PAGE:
The 2017 Audi Allroad is the lifted faux-SUV wagon version of the all-new A4. You know this and still wish they offered the wonderful, normal Avant wagon like they do in Europe. Now with a starting price of just under $44,950 it seems Audi would prefer for you to buy something else other than the Allroad.

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Almost $45,000 is a lot to spend on a wagon even it if does come from a luxury car company. For the 2017 model year, Audi upgraded the styling to make the new Allroad more “edgy.” They added more power, so the 2.0-liter turbo-four now makes 252 horsepower and 273 lb-ft of torque. Audi also replaced the rear-biased Quattro all-wheel-drive system for a more fuel efficient “Ultra-quattro.”

The ‘17 Allroad quattro comes in three trims: Premium at $44,950, Premium Plus at $47,950 and Prestige at $52,350, both including the $950 destination fee.

Audi thinks these upgrades justify a $2250 price increase over the 2016 Allroad that had a starting price of $42,700, and that the extra cargo area and “rugged” body cladding is worth an additional $1750 over an A4 Premium Plus quattro sedan that starts at $43,200.

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Of course, Audi isn’t the only guilty German that levies a “wagon tax” against us weirdos that prefer the longroof. A BMW 328 xDrive Sports Wagon starts at $42,650, which is a $2300 increase over a 328 xDrive sedan. However, at least BMW is nice enough to offer a “real wagon” with a sedan-like ride height and an all-wheel-drive system that still sends most of the power to the rear-wheels.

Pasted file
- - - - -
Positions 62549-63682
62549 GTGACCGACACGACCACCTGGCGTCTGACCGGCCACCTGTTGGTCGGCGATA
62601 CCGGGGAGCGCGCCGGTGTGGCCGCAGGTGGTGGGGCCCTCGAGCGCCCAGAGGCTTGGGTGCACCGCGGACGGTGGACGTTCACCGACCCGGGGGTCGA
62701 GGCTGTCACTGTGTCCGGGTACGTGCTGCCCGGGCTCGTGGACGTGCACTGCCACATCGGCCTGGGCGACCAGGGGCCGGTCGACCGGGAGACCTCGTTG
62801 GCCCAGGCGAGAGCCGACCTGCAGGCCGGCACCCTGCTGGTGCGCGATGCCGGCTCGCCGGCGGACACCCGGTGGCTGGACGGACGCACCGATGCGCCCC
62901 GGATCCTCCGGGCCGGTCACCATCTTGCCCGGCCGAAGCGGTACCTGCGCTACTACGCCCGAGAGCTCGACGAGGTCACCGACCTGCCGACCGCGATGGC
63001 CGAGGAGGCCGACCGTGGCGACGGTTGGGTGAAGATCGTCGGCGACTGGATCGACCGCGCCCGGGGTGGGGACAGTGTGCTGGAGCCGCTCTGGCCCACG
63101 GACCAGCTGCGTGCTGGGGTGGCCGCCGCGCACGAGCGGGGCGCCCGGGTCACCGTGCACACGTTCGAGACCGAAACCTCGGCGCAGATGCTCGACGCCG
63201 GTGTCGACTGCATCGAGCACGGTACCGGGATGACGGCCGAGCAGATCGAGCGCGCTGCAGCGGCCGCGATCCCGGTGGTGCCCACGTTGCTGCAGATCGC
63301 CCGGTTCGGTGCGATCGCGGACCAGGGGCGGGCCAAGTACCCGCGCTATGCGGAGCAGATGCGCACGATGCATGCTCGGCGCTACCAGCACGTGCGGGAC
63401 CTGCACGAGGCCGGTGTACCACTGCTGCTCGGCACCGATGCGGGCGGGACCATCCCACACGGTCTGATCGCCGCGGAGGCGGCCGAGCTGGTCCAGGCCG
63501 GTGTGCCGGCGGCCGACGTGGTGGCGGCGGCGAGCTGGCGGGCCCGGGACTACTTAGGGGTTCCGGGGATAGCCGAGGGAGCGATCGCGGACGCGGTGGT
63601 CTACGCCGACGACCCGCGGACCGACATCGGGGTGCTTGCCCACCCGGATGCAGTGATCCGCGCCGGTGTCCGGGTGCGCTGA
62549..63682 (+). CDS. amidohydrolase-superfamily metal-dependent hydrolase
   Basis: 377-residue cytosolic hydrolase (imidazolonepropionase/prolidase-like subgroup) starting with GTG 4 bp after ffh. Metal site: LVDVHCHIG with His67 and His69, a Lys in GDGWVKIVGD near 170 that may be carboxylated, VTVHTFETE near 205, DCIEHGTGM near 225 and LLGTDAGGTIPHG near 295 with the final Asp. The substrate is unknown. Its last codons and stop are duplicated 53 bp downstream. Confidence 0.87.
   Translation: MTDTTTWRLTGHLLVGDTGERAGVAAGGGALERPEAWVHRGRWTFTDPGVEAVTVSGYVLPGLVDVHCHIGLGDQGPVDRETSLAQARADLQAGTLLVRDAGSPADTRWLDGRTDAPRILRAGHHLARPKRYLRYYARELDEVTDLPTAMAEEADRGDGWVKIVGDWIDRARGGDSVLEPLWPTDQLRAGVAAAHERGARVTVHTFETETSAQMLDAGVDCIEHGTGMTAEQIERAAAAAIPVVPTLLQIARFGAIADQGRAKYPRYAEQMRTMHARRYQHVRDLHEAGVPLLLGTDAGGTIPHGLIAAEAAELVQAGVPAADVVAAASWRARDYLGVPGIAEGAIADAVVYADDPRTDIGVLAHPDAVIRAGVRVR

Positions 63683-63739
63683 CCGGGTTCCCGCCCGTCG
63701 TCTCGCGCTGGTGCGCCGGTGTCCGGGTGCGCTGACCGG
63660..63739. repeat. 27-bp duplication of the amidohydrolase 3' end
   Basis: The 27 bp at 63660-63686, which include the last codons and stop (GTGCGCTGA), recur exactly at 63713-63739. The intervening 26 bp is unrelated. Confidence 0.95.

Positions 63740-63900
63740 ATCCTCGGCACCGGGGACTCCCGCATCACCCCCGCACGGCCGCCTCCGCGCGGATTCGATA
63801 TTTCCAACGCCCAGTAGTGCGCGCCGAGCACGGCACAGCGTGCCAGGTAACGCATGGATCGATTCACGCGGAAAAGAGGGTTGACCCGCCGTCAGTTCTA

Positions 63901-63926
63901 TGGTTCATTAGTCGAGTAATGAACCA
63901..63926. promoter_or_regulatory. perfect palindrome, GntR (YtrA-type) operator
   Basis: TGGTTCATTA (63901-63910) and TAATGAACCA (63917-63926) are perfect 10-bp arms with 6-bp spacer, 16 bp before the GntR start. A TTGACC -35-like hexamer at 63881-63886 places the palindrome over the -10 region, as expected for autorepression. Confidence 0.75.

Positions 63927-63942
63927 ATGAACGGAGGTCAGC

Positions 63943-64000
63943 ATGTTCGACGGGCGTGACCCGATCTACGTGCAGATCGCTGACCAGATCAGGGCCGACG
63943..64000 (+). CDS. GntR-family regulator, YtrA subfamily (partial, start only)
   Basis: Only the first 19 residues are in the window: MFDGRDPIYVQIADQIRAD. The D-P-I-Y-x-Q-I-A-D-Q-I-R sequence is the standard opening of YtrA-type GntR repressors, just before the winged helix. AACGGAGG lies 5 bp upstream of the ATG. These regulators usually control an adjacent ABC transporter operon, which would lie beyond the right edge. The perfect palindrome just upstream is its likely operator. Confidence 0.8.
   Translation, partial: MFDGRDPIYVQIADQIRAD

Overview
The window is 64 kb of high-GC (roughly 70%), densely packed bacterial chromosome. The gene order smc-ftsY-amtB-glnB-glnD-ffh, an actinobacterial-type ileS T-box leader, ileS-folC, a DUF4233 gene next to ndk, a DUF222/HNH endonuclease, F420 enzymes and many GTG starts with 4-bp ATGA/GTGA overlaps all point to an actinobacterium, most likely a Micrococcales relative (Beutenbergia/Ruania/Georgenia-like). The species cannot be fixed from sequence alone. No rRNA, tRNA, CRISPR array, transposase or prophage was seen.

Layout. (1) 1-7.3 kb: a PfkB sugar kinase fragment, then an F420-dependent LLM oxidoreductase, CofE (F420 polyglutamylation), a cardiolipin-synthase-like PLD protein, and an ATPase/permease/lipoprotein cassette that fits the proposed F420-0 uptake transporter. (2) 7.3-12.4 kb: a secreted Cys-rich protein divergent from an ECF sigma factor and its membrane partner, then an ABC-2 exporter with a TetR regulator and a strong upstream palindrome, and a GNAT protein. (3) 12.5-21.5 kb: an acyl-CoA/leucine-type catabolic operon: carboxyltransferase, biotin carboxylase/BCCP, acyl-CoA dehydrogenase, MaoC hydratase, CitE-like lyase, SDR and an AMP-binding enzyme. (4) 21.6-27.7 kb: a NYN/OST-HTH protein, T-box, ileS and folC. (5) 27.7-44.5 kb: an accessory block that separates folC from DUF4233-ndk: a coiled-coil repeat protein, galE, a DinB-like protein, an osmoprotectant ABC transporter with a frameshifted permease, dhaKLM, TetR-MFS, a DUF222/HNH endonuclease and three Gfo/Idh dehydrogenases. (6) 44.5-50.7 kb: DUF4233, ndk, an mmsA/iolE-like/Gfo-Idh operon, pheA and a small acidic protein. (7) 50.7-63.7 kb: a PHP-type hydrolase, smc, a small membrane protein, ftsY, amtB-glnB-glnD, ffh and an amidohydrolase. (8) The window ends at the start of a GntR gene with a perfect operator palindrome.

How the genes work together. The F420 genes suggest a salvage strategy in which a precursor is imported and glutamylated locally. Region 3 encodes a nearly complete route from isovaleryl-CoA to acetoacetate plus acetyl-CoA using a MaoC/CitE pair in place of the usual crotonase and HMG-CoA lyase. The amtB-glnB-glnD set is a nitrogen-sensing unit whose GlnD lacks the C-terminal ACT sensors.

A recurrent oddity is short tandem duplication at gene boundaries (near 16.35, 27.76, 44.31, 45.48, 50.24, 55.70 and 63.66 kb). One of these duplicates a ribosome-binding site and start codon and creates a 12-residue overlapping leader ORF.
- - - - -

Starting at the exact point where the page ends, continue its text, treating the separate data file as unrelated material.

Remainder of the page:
So who is the 2017 Allroad for anyway? It’s not for the crossover crowd. The Audi Q5 with more usable cargo space and much better lease programs has a lower starting price. Hardcore European wagon buyers will prefer the previous generation or more likely visit the BMW dealer for a more engaging alternative.

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Practical buyers will most likely just opt for a Subaru Outback that you can get fully loaded with a 250 HP six-cylinder motor, some of the best safety features in the industry, and arguably a better all-wheel-drive system for much less. The Subaru owner also doesn’t have to watch the odometer like a bomb defuser after the warranty runs out.

So here’s my theory: Audi wants to make the Allroad so undesirable compared to the alternatives that no one buys it so they can say, “See, Americans don’t buy them, no more wagons for you.”

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It’s an anti-wagon conspiracy. Wake up, sheeple!

This story has been updated to correct the number of trims on the Allroad and their prices.